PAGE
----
My Blah Blah Blog

New Year’s Eve Rituals

I loved reading in the N.Y. Times today about how various cultures ring in the new year.

In Colombia, if you have an urge to travel in the new year (yes ma’am, I do), you walk around the house with a suitcase at midnight on the 31st.

In Denmark, if you have a particular wish for the new year, you make it while jumping off a chair. (If you’ve had too much aquavit or whatever it is Danes drink this could get ugly.)

In Venezuela, you buy and wear new yellow underwear on New Year’s Eve for good luck in the upcoming year.

Perhaps my favorite ritual is in Japan, where there’s an Abusive Language Festival: you climb a hill to an ancient temple screaming profanities at whoever it is who has caused you trouble in the old year. (When you get to the temple you chill and get happy.)
I think if I had to pick someone to curse at it would be U.S.Air for that nasty episode in a D.C. airport in November.

Not to be greedy, but wouldn’t one greatly increase one’s chances of overall happiness in 2009 by combining these rituals? I was thinking I could put on yellow underpants and jump off a chair while holding a suitcase and cursing U.S.Air. The trouble is, of course, my family would commit me to a mental hospital so I’d be unable to reap the benefits of my actions.


8 Responses
  1. tiftif says:

    January 1st, 2009 at 9:38 pm

    Interesting. In some French regions there is a nice tradition : eating a grape at each stroke of midnight for good luck in the upcoming year.
    Personnally, I don’t really like the New Year’s Day. Physically, what happens that day ? Earth is at the same place that 365.25 earlier and this is a sufficient reason for everyone to party. In my opinion, it’s a standardization of societies and I don’t like that. In anyways, I don’t like normality. And sometimes, that makes me a bit antisocial XD
    As for me, when the clock struck the twelve chimes, I was alone in my mother’s flat, eating a pizza, watching for the 1000th time Phantom of the Paradise (would you know that film by chance ? :D). Incidentally, at this moment, it was the scene of the audition, “Special to me”, so you understand that I couldn’t pay attention to New Year’s fireworks even I’ve already heard this song so many time that I know it by heart 😀
    Something is sure about 2009 : that year I’ll become an adult (in France we come of age at 18), even if I’m not convinced it’ll be a radical change to me.

    What else ? I don’t suggest you to see my blog, seeing that it’s overall in French (unless you speak my native language ?), but if you want to reply to me, you can leave a comment (click on “Ajouter un commentaire”), it would be a really great honor to have a comment from Jessica Harper.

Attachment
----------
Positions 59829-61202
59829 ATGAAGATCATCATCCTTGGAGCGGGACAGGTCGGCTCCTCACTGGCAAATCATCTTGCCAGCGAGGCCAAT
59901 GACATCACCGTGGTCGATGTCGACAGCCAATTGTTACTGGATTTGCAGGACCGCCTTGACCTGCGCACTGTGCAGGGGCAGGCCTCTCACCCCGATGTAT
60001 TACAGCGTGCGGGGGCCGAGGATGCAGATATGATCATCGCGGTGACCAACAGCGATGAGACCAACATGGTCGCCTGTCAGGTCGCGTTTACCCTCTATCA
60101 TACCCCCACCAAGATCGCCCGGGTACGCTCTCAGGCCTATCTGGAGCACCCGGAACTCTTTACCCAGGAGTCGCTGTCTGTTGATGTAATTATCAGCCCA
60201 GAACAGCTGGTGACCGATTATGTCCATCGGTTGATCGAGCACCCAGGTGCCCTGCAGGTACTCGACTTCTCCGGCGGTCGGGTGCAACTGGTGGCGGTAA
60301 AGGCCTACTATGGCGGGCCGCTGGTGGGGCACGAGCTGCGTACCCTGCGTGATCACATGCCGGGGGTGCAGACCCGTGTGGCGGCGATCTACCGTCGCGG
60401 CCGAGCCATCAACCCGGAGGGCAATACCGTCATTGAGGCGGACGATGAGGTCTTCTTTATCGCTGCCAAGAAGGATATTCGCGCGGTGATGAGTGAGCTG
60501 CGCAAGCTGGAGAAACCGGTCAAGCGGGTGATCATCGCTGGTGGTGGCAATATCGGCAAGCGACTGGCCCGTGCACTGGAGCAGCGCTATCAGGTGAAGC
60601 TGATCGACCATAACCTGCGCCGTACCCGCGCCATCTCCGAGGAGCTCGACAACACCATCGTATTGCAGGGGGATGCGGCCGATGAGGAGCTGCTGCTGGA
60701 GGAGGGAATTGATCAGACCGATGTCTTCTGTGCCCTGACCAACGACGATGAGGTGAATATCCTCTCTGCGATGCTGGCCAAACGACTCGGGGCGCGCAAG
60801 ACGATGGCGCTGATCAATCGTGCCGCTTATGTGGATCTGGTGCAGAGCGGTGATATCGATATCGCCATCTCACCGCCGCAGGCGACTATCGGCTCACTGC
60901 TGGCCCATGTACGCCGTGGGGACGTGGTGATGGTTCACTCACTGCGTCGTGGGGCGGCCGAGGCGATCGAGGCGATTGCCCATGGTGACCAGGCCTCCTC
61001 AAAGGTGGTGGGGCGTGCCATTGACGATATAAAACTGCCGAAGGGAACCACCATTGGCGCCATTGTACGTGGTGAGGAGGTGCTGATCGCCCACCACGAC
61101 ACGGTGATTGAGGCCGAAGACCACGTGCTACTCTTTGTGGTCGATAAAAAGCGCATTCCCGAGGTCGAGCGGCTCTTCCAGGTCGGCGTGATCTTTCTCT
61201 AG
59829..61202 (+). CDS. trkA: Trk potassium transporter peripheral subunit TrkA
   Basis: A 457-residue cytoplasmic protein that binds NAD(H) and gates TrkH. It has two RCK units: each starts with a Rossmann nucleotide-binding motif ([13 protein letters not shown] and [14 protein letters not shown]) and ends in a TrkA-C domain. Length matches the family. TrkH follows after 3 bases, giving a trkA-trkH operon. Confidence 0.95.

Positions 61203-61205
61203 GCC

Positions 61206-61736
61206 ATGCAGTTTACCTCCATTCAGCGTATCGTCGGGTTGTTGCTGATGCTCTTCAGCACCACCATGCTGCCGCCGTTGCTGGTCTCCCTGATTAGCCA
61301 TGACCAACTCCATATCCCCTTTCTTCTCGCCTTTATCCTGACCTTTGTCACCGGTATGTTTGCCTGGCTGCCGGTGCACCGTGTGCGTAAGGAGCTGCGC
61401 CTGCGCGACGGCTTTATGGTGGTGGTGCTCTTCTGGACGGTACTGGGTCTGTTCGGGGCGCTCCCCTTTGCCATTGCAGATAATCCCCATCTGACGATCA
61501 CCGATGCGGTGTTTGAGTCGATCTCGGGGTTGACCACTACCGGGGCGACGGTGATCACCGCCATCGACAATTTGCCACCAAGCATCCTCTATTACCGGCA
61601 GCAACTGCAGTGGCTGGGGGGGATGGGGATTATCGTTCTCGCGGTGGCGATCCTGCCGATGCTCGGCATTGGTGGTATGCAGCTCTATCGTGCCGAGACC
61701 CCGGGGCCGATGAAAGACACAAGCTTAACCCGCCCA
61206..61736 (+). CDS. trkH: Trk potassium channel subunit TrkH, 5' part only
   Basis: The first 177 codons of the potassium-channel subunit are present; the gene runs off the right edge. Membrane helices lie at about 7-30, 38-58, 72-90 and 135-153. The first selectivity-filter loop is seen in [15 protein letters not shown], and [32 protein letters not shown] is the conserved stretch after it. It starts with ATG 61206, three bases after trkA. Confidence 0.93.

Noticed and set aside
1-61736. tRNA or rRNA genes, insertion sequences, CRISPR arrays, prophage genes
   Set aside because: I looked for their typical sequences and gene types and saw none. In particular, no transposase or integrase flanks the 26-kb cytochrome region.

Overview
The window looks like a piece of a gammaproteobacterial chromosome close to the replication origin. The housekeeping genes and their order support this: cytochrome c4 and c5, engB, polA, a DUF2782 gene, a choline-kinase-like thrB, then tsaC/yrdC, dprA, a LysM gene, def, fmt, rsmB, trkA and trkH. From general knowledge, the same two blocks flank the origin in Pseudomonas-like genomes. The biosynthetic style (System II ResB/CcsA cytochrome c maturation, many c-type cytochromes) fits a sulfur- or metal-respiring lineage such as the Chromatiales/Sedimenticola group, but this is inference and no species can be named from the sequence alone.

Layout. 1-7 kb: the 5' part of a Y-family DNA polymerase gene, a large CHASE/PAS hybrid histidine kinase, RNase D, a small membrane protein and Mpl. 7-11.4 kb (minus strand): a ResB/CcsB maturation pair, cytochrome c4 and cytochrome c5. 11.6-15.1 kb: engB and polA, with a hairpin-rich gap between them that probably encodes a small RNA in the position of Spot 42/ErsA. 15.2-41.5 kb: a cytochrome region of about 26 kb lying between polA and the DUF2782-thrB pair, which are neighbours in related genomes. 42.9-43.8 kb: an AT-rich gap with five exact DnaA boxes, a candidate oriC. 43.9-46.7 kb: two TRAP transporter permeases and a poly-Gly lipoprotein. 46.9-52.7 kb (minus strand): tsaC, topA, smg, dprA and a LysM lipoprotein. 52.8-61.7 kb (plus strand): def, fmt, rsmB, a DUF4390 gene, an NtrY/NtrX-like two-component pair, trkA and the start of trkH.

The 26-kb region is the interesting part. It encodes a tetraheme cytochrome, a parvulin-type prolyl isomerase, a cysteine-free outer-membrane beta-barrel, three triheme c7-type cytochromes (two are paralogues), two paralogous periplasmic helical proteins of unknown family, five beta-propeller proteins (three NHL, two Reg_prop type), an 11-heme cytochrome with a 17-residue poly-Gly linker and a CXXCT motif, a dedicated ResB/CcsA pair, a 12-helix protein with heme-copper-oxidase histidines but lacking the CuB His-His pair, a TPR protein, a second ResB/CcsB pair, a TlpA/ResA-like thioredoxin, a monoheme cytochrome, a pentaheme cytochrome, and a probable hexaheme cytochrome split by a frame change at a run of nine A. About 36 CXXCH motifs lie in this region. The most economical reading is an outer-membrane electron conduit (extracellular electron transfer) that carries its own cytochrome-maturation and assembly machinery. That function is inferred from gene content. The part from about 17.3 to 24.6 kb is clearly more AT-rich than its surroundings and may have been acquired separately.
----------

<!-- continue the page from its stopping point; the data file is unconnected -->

Finally, just one thing :


    Kisses from France.

  2. See, now I have this image of you doing that stuck in my head and it makes me laugh. Thanks for the laugh!

  3. Chris says:

    OK, I have to ask…what happened at USAir in D.C.?

  4. Suzanne! says:

    I believe that ‘one-grape-at-each-stroke-of-the-clock’ thing is also tradition in Espana (that’s spanish for Spain). A lovely way to serve it is in a tall, deep champagne flute, filled with your fave bubbly, within which rests a long skewer of 12 grapes. Pretty on a silver tray, si?
    As for the donning underwear, jumping off furniture and cursing thing, been there, done that.

  5. tiftif says:

    In fact, it’s probably a tradition from Spain because it’s especially a custom in South of France and I just know it by my uncle who lived in Valencia 😉

    Kisses from France.


  6. Marky Mark says:


    Okay, so in the UK we don’t really have any traditions apart from going out, getting drunk and singing Auld Lang Syne while holding our crossed hands……

    However, I’m loving the Abusive Language Festival 🙂 Although I seem to do that on a regular basis walking home from work lol

    In Scotland though (the birthplace of “Auld Lang Syne”) is also the home of Hogmanay (hog-mah-NAY), the rousing Scottish New Year’s celebration (the origins of the name are obscure). One of the traditions is “first-footing.” Shortly after midnight on New Year’s eve, neighbors pay visits to each other and impart New Year’s wishes. Traditionally, First foots used to bring along a gift of coal for the fire, or shortbread. It is considered especially lucky if a tall, dark, and handsome man is the first to enter your house after the new year is rung in. The Edinburgh Hogmanay celebration is the largest in the country, and consists of an all-night street party

    Lots of Love


  7. Dagmar says:

    We jump off chairs in Germany as well! Greetings to you all from New York, Dagmar

  8. Dagmar says:

    We jump off chairs in Germany as well! Jessica, I enjoy your blog, I just started my own about first-time mommyhood and juggling a freelance career! Greetings to you all from snowy New York, Love Dagmar

Leave a Reply